Norwegian fisheries provide value creation amounting to NOK 22.7 billion
Norwegian fisheries provide significant value creation. Analyses indicate that the fishing industry generated a net value creation of NOK 22.7 billion in 2019. Of this, NOK 16.6 billion was created directly from fisheries, while NOK 6.1 billion comes from ripple effects in the supply industry.
“We have estimated the amount of corporation tax and personal tax on general income that is supported by seafood industry activity. The total effects of taxation in 2019 amount to NOK 5.1 billion. Of this, 4.0 billion went straight to the state”, said Nofima researchers Roy Robertsen and Audun Iversen.
Together with the analysis company Menon Economics, they are responsible for the report.
The report states that NOK 830 million is corporation tax paid by the fleet, while NOK 570 million comes from supply companies. Personal tax on general income amounts to NOK 1.6 billion, while the remaining NOK 2.1 billion comes from other items such as national insurance contributions, bracket tax and employer’s national insurance contributions.
This is the first time that Nofima and Menon have carried out such a thorough in-depth analysis of the fishing industry. The researchers have looked at individual counties and municipalities.
“It surprised us that the indirect effects of employment in the fishing industry are so large in Oslo and Viken county and small in the northern Norwegian counties”, say Robertsen and Iversen.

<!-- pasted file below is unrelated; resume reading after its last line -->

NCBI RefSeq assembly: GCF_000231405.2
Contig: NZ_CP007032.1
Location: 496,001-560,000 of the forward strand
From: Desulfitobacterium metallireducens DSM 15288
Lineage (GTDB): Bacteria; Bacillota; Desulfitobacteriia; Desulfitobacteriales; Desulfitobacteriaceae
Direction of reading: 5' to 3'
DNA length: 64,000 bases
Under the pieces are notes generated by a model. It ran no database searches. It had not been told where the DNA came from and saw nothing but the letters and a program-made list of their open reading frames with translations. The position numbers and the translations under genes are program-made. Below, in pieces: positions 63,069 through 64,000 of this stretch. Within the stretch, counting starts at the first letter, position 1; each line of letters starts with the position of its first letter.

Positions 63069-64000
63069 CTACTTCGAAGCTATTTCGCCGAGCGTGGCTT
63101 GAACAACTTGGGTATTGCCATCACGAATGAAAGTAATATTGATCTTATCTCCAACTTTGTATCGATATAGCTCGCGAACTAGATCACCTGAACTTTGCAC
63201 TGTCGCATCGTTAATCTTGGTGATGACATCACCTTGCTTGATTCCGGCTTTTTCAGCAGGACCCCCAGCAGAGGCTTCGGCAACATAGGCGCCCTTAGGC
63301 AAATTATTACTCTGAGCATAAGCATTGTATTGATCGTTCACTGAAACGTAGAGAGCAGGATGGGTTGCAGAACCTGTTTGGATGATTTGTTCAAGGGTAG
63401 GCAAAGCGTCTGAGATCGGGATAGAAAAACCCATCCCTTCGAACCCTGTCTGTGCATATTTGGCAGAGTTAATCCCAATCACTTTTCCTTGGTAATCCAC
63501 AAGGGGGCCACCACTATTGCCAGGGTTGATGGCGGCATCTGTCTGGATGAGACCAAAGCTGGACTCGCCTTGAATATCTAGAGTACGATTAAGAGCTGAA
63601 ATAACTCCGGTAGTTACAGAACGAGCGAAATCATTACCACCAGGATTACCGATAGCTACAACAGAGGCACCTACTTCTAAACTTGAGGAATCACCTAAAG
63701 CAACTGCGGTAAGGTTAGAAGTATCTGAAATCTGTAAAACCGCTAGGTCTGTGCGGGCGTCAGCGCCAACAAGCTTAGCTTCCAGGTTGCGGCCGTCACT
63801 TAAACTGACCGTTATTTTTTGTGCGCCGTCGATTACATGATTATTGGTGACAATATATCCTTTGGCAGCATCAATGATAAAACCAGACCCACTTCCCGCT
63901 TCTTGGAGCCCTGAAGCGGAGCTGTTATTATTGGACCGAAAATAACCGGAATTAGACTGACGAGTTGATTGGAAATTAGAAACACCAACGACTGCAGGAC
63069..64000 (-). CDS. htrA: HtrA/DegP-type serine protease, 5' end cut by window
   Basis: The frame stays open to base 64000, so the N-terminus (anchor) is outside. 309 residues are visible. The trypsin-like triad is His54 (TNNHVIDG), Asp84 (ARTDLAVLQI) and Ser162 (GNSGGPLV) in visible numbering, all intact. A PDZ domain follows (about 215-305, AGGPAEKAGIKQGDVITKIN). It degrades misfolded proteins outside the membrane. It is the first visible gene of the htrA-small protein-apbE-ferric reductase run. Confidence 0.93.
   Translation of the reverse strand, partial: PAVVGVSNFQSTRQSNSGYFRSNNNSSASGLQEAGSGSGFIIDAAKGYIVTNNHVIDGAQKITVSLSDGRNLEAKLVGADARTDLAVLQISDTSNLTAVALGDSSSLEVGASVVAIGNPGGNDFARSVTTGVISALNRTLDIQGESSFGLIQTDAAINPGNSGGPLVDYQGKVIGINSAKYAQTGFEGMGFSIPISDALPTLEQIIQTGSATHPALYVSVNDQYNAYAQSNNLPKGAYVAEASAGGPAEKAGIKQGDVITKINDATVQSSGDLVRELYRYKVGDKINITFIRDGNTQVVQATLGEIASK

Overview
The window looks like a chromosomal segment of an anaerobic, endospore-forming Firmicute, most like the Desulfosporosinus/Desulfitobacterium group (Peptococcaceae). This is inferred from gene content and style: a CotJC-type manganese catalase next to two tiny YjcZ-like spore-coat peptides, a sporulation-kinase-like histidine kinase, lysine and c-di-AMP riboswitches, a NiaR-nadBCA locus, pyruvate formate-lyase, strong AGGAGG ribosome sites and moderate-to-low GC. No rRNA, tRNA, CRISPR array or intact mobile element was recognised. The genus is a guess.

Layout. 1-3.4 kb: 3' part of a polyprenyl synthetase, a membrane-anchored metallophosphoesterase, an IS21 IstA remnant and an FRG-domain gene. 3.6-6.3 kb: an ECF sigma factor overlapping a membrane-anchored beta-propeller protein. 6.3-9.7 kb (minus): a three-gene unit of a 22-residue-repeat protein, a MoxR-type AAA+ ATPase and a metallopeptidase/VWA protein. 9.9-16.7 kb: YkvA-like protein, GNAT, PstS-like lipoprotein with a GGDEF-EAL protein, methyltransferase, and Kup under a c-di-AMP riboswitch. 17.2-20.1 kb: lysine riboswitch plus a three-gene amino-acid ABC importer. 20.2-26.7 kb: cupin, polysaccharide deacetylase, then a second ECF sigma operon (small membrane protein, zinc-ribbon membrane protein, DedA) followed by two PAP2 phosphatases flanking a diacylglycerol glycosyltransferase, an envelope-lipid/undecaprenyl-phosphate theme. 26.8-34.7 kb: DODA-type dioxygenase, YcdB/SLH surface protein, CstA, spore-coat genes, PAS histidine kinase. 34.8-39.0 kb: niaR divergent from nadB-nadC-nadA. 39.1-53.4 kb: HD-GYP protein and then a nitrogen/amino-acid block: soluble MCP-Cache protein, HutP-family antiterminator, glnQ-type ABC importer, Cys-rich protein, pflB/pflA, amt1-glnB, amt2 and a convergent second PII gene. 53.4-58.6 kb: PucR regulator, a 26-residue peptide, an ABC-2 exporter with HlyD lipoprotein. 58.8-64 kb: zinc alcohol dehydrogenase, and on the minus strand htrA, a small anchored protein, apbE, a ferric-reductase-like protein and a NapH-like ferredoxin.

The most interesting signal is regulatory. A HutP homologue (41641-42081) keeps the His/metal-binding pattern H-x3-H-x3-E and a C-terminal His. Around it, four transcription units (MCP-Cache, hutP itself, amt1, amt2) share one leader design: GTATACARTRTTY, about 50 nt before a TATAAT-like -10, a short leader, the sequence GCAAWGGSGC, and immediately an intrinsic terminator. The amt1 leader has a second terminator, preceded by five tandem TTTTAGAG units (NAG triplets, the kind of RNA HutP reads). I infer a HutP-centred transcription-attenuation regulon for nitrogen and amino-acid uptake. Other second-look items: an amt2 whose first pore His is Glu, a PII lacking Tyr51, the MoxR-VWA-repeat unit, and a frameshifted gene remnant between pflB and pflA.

They believe some of the explanation for this lies in the fact that many insurance, legal and fuel services are provided by companies that are located in or around the capital.
It is positive that value creation is so high per employee. Each employed person in the industry contributes to a value creation of NOK 1.7 million, which is 63% higher compared to other industries.
The significance of fisheries regarding settlement and business development is important for many municipalities. Fishery companies are largely concentrated in Northern and Western Norway, meaning the overall ripple effects are greatest in these regions. Overall employment is highest in Møre og Romsdal with 3493 employees. Vestland then follows with 2733 employees ahead of Troms and Finnmark with 2598 employees, and Nordland with 2114 employees.
The report shows the figures for each municipality and each county.
The ripple-effect report, commissioned by the Norwegian Seafood Research Fund (FHF), shows that the number of fishermen has remained stable over the past four to five years after a sharp decline from 1995 to 2015. There are almost 9100 people whose main occupation is fishing, of which 311 are women. In addition, there are 1400 people whose secondary occupation is fishing. If one includes the supply industry, there are 15,500 people employed in the industry.
Economy and profitability